While OneWeb is bringing new investment and more jobs into America as it builds a mega constellation of low-flying satellites for worldwide broadband coverage, there's a key point that many have missed. SoftBank Group, the Japanese firm that put up $1 billion for OneWeb, also owns Sprint. Putting together OneWeb with Sprint will provide the U.S. carrier with some key advantages in the future if the two can work together.
OneWeb plans to build a 900ish low-flying network of satellites, with an expected total capacity of around 10 Terabits per second in the network. In comparison to fiber, it doesn't sound like a lot, but network coverage will be available, to borrow a phrase from Doug Humphrey, to every tree, rock, and cow on the face of the planet.
The advantages OneWeb holds over traditional satellite networks are two-fold. Because OneWeb’s satellites are low flying rather than positioned in geostationary orbit at over 22,000 miles away, they don't have the communications lag time introduced by a radio signal round trip of at least 44,000 miles up and back – the speed of light does matter, adding about a half a second or more of lag into communication. The lag is annoying for voice and video communications and not great for things like real-time gaming and remote control of machinery, such as flying drones.
OneWeb may also deliver less lag than terrestrial fiber networks, depending on routing between satellites and ground stations. The theory – yet to be demonstrated in the real world – is that RF signals are faster in space than through fiber (glass) and signals have to follow a sometimes indirect path between points A and B, depending on the fiber routes selected. OneWeb moves information on the most direct path between satellites and points A and B on the ground, so it should be able to beat any non-optimized terrestrial network that has to go through multiple hops and carriers.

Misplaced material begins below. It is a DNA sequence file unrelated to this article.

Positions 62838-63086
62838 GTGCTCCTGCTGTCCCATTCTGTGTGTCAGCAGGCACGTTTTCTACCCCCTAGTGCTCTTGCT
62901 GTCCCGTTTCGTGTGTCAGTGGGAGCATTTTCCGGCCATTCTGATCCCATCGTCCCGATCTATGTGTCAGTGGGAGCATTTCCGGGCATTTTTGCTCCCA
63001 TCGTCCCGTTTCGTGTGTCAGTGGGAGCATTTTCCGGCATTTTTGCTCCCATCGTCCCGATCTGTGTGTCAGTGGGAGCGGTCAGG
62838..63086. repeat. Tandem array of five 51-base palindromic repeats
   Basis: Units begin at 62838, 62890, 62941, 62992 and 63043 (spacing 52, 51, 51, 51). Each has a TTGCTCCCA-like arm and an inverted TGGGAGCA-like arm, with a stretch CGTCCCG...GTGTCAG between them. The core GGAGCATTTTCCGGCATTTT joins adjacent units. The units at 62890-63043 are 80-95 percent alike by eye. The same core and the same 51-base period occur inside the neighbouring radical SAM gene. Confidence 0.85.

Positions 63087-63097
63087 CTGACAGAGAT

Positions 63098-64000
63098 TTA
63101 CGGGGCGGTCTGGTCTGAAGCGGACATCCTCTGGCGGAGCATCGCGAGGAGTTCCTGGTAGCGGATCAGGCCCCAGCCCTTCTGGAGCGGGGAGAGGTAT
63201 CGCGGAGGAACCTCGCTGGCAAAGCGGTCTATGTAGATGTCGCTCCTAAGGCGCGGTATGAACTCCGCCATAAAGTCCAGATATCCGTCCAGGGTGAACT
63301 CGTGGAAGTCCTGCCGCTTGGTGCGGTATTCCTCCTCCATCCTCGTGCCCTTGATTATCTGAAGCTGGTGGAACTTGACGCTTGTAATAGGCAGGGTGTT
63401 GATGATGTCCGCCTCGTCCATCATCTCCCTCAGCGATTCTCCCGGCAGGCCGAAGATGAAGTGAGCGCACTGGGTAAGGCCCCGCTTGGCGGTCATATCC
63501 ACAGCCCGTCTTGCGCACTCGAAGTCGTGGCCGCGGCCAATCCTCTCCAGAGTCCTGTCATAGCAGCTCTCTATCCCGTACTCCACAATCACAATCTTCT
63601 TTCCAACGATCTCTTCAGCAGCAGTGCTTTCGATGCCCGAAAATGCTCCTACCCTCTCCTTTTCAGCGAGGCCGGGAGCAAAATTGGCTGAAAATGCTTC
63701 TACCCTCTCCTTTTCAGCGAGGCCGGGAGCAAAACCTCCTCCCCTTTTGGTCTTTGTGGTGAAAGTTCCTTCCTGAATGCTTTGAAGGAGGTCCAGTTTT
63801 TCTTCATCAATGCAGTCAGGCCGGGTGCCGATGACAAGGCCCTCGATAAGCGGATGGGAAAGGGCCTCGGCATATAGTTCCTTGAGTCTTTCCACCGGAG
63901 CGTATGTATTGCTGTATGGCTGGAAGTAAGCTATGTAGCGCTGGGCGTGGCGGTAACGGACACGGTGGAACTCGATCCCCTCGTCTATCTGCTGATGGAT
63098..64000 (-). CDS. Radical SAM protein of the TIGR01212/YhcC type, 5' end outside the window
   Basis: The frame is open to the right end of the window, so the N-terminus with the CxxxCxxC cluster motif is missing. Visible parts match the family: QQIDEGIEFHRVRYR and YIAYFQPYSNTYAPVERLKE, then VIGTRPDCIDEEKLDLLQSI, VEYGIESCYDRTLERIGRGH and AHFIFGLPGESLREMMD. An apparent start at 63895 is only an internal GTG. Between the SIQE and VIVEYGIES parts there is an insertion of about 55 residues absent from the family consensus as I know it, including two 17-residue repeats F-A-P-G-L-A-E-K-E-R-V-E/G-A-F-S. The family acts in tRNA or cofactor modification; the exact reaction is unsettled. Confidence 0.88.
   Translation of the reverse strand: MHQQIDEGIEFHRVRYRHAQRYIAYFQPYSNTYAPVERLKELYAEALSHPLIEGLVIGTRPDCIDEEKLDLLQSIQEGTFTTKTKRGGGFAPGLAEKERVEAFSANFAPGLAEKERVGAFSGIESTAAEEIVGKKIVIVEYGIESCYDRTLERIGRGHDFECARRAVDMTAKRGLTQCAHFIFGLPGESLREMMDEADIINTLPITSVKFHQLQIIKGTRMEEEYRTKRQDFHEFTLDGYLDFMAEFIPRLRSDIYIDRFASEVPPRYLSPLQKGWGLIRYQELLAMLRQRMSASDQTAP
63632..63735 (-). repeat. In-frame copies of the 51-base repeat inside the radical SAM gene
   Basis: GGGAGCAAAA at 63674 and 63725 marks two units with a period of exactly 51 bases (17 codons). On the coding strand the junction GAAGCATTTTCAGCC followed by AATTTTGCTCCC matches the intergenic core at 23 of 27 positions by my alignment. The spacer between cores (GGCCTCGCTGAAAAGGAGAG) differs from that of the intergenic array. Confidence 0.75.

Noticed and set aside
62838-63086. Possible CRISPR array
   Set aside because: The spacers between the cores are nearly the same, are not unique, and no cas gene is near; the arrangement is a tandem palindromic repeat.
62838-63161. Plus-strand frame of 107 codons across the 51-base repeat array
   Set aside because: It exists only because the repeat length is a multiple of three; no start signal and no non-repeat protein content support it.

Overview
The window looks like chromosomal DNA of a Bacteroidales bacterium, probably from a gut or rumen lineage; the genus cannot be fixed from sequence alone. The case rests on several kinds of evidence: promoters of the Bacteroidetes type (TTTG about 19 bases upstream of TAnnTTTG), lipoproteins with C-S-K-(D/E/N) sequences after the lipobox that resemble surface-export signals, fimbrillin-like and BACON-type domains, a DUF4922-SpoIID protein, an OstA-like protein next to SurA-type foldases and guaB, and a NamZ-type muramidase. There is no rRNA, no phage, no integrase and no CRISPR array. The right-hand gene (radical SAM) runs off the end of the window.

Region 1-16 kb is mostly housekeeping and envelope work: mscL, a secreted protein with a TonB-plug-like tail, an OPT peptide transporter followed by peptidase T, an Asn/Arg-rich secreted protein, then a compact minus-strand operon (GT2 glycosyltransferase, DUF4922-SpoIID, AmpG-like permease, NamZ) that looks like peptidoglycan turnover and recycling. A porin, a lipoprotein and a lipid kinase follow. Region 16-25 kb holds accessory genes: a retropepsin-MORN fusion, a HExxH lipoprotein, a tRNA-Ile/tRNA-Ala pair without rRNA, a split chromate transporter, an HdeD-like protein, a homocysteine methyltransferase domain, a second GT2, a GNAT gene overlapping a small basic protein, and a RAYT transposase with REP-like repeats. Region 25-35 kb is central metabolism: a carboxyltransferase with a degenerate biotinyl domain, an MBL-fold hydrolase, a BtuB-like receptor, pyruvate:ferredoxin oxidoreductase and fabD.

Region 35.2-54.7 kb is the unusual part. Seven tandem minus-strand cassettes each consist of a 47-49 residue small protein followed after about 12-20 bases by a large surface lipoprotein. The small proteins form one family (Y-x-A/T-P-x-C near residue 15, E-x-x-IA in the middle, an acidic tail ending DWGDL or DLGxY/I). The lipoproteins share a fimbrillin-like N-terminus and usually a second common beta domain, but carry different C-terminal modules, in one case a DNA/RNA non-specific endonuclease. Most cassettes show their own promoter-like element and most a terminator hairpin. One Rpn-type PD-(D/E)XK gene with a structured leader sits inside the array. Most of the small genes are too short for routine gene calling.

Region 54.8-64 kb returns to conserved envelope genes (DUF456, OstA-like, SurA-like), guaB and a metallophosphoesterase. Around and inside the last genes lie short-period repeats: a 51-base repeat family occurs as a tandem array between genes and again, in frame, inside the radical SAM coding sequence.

How does Sprint become a winner with OneWeb? Since OneWeb is already focusing on service providers as a potential market, Sprint could be an anchor customer. Sprint could use OneWeb to expand its wireless network beyond traditional fiber networks, giving it a much wider rural footprint and making it more competitive with existing AT&T and Verizon coverage. OneWeb can allow Sprint to go places where other wireless carriers can't go, due to the economics of extending fiber. Sprint would simply have to get one or more OneWeb terrestrial downlink sites installed into a new territory, with power and line-of-sight to the sky being the only two requirements.
Power transmission towers, water towers, and other places become more valuable for the ability to hold a Sprint OneWeb expansion sight. To the end-user, cellular coverage looks and feels exactly the same, because OneWeb provides satellite backhaul with terrestrial (or better) performance.
A seamless phone experience regardless of location is also a boon for first responders and government agencies, as well as businesses operating outside of normal terrestrial connectivity. OneWeb terminal equipment is small to be packaged on top of a vehicle, so stock 4G/5G cellular communications could be assured in remote locations and anywhere at sea, such as a cruise ship or oil rig. Sprint would get OneWeb as another “tool in the tool box” when selling to enterprise and government customers.
About the only question is how closely Sprint and OneWeb might work together. Will it be a strict, one service provider to another, relationship or will Sprint receive favored status because it and OneWeb are both owned by the same investor, SoftBank? Stay tuned.
Edited by Alicia Young